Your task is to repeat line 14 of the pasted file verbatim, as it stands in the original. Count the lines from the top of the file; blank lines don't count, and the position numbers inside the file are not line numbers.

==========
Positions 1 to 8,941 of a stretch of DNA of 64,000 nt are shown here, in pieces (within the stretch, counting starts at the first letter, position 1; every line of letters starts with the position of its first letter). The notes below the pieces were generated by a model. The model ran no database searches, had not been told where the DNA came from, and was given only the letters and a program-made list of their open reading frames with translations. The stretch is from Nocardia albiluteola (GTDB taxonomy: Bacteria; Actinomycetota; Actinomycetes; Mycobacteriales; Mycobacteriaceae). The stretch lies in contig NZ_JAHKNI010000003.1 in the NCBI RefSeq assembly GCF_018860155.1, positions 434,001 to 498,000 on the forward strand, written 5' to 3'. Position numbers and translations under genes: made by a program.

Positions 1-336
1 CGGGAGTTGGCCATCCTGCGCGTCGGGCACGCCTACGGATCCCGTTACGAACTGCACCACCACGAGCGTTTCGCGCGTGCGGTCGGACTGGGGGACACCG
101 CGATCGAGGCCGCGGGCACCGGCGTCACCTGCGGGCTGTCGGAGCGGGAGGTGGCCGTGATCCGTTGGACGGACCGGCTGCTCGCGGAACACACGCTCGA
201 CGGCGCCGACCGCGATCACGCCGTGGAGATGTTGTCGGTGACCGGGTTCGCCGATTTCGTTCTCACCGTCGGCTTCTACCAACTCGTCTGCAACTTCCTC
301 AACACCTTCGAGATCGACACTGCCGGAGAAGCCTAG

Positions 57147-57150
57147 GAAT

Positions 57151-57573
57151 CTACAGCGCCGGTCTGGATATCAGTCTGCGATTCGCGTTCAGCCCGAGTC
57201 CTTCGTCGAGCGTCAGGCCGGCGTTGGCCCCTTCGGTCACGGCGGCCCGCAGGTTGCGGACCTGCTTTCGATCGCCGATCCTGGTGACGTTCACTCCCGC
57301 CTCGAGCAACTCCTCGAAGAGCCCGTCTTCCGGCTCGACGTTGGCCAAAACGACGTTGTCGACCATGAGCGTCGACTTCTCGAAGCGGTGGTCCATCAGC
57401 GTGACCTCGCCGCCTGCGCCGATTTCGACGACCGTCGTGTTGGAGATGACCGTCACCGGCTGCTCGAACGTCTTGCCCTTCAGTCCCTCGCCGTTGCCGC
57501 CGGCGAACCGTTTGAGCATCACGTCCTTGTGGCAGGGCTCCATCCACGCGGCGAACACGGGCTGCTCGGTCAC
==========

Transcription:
57501 CGGCGAACCGTTTGAGCATCACGTCCTTGTGGCAGGGCTCCATCCACGCGGCGAACACGGGCTGCTCGGTCAC